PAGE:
BEIJING (Reuters) - Chinese state media on Monday attacked criticism of a vote to end presidential term limits, which effectively allows President Xi Jinping to stay in office indefinitely, saying the key to China’s path was following the Communist Party.
China’s largely rubber stamp parliament on Sunday overwhelmingly voted to amend the constitution, scrapping a two-term limit and adding clauses to strengthen the party’s already dominant role in politics.
In the run up to the vote, critics on Chinese social media attacked the change and drew parallels to North Korea or suggested a Mao Zedong-type cult of personality was forming. The party only announced the proposal last month.
In an editorial, the widely read Global Times tabloid said Western political theories were of no use to China.
“We are increasingly confident that the key to China’s path lies in upholding strong Party leadership and firmly following the leadership of the Party Central Committee with Comrade Xi Jinping at the core,” it said in an editorial carried in both its Chinese- and English-language editions.
“In these years we have seen the rise and decline of countries and particularly the harsh reality that the Western political system doesn’t apply to developing countries and produces dreadful results.”
The official China Daily reiterated a point previously made by the party’s People’s Daily that the amendment did not “imply lifetime tenure for any leader”.
“Yet some people in the West insist otherwise, even though it is only through specious speculation that they claim to know better,” the English-language paper said.
Such people - it did not name names - had a deep-rooted ideological bias against China and had made one failed prediction after another about China, it added.
“Their erroneous judgments are only a litany of short-sighted calumnies against the party and the nation.”
However, some mainstream Chinese papers chose only to mention the term limits in passing in editorials lauding the constitutional amendments, including the party’s official People’s Daily, which simply noted on its front page the “perfecting of the term system for the president”.
Another widely read paper, the Beijing Youth Daily, referred to the change as an “adjustment” that would help strengthen the party’s all-round leadership and protect its authority, but did not denounce critics.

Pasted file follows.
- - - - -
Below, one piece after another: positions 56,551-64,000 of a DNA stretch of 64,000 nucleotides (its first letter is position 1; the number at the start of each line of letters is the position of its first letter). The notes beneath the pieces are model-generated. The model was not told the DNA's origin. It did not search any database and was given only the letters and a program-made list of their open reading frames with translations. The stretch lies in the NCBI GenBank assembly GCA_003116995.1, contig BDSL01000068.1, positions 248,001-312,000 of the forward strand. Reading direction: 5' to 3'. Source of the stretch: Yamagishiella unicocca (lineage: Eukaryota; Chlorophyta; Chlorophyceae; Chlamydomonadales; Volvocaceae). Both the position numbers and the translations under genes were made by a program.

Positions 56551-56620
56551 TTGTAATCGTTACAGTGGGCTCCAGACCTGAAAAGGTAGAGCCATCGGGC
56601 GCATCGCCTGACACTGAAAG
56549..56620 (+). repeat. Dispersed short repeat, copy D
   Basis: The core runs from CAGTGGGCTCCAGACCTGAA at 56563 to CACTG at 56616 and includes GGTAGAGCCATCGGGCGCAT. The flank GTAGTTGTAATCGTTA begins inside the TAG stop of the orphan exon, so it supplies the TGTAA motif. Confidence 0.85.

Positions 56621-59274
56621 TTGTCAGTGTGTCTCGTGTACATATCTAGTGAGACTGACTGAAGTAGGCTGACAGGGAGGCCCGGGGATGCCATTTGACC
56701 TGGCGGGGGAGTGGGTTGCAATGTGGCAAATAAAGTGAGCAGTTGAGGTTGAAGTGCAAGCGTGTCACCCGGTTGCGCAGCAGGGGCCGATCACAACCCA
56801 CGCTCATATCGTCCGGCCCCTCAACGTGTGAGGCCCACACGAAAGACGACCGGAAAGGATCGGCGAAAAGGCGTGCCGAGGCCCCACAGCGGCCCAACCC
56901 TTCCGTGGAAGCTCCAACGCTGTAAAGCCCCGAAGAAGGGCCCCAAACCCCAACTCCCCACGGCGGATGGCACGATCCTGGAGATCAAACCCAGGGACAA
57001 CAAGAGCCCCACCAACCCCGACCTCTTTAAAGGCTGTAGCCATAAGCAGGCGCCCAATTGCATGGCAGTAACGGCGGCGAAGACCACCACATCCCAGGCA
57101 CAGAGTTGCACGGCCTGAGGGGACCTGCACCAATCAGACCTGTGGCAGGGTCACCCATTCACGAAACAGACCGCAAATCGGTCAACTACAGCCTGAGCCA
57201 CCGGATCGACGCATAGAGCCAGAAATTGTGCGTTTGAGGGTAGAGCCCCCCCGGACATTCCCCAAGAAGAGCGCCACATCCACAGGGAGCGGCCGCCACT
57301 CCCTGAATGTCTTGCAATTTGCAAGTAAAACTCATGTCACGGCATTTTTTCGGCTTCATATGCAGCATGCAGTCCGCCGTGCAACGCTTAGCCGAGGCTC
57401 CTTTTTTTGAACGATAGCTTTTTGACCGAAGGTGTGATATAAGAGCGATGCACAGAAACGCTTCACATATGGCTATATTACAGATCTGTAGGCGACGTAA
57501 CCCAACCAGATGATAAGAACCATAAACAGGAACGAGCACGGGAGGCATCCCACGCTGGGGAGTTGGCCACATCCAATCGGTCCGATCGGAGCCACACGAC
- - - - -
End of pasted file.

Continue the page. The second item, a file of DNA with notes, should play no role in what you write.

While social media accounts of major state media outlets either disabled their comment section or only made visible comments praising the party, some words of dissent did manage to make it past the censors.
“How is it that socialism which is praised has become a monarchy making law?” wrote one user on the Weibo micro-blogging site.
“I really don’t dare to say anything about this,” wrote another, in a comment under an article on the constitution carried on the Weibo account of the People’s Liberation Army Daily. The entire comments section was later removed.
Only two “no” votes were cast, with three abstentions and one vote invalidated, from almost 3,000 delegates in parliament.
The U.S.-based group Human Rights in China said there were huge risks in allowing such a concentration of power.
“Ending the two-term limit ignores the painful lesson of the Mao era and exposes the Chinese people again to the massive human suffering, abuses and national catastrophe that could result from unaccountable power concentrated in the hands of one person,” Sharon Hom, the group’s executive director, said in a statement.
On Beijing’s streets, there was support for Xi, who is well liked for his battle against deep-seated corruption and for raising the country’s profile on the world stage.
“Xi Jinping has done a lot of things to benefit people,” said Yang Zhen, 35. “I think whoever benefits people can stay there forever.”
Reporting by Ben Blanchard; Additional reporting by Reuters Television; Editing by Michael Perry, Robert Birsel
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